Scenes From Last Night's Shabazz Palaces Show At Granada Theater.
Last night Shabazz Palaces made their return to Granada Theater. Their last time through town was the inaugural Gorilla v. Bear festival back in 2011. Shabazz is touring with fellow Seattle groups THEESatisfaction and Malitia Mali Mob.
Shabazz make music that's had to pin down into a genre. Like their support Thee Satisfaction, they mix genres at will and create a fresh sound that owes to it's inspiration but moves past it.
Formerly of Digable Planets, Ishmael Butler formed Shabazz Palaces with instrumentalist Tendai Maraire in 2009, deftly fusing hip-hop, Afro-beat, and electronic music while somehow avoiding cliches. Wisely, Butler likes to let the music speak for itself, preferring to perform rather than talk about the work. The crowd didn't seem to mind too much, though, judging from the the amounts of dancing that went on during the band's typical high energy set. Watching Maraire playing a variety of different instruments provided yet another interesting visual.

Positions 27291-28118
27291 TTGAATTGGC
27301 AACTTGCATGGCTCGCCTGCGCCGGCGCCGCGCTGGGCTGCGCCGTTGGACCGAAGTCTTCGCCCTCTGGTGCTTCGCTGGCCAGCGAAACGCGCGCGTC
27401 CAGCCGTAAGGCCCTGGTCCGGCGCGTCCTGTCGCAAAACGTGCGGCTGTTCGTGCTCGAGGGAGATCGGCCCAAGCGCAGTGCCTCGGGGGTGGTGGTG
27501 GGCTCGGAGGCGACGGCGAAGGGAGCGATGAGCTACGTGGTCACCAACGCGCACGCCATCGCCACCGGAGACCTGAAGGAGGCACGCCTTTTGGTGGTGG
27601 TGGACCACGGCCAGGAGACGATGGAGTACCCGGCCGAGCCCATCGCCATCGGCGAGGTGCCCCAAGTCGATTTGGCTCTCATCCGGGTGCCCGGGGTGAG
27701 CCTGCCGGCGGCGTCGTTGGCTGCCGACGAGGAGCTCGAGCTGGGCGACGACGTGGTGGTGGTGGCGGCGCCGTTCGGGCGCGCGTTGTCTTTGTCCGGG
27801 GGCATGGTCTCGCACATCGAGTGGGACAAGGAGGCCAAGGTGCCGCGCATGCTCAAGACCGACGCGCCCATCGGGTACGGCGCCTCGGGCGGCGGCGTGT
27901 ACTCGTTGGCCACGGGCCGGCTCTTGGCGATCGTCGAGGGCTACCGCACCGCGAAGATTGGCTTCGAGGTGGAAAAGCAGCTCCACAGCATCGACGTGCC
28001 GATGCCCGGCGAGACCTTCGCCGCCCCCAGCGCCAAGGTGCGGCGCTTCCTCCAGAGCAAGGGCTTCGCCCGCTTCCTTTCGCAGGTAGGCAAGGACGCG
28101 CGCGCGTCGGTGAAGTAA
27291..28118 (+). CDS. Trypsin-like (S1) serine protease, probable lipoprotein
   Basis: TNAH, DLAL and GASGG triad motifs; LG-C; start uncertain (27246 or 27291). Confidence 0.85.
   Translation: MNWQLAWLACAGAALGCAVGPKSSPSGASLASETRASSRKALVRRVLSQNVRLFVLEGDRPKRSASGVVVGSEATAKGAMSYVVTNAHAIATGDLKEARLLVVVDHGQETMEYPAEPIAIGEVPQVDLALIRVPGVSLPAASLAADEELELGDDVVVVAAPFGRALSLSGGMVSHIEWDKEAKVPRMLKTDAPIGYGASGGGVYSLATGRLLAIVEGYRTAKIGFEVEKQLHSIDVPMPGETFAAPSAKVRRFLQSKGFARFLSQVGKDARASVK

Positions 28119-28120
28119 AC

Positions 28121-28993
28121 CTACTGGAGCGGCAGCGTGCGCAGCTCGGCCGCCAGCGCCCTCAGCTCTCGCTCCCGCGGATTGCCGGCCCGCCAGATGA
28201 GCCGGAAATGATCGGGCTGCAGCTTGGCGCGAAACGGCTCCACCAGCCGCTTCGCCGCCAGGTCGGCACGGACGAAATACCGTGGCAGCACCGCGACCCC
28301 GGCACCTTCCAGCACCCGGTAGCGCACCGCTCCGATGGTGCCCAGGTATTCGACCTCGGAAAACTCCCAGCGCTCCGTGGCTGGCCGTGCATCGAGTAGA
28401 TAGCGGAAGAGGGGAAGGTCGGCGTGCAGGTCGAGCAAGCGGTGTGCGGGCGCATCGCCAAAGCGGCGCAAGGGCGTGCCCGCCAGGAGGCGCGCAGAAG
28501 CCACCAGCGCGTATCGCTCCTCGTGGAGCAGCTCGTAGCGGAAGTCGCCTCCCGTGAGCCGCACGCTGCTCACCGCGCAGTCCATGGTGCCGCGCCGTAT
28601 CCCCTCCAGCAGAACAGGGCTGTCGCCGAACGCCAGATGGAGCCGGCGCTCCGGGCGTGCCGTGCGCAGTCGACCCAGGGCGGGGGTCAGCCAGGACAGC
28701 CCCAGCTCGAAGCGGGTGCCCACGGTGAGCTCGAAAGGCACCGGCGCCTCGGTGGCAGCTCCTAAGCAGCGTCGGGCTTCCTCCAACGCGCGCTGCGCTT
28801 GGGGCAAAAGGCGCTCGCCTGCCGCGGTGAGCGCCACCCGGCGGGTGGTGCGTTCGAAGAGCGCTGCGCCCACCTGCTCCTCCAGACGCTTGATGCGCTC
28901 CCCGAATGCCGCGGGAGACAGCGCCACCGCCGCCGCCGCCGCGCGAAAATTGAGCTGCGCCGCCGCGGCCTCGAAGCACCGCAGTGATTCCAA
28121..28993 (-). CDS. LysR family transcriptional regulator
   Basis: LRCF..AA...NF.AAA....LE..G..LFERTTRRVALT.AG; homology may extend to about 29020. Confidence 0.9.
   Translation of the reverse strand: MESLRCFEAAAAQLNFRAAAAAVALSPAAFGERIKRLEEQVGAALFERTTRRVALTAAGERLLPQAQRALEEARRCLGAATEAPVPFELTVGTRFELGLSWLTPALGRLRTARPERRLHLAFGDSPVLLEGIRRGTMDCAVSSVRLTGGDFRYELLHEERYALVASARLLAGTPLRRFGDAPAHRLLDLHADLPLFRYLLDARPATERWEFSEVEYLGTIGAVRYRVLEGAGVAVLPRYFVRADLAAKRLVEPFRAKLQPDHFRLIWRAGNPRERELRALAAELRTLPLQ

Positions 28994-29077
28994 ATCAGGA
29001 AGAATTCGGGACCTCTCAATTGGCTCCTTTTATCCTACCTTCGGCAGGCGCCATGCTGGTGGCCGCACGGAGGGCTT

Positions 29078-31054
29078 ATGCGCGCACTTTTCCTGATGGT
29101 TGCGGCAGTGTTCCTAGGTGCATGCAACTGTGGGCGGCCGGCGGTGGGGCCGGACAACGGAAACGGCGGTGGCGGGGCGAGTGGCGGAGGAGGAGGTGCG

THEESatisfaction, self proclaimed “Black Weirdos”, Stasia Irons and Catherine Harris White avoid the style of other neo-soul/r&b artists. They perform a stripped back fusion of soul, r&b and hip hop that is really hard not to bump your head to.
Malitia Mali Mob, who come to Seattle via Somalia, are a hip hop duo that have appropriated Somali pirate culture and iconography as a means of forging a more powerful social identity. They brought out the Somali flag during their set and talk briefly about the misunderstanding we have of the pirates there.
It's hard to say why the crowd was so light last night, but the fact that so much time has passed since their last Dallas stop might be at least partially to blame. Regardless, all three bands managed rather interesting performances that showcased why they've been so integral in shaping the face of Seattle's music scene as of late.
At the end of the night, it was fun to just dance your ass off and have fun with everyone who did show up rather than worrying about those that didn't. And really, isn't that what it's all about anyway?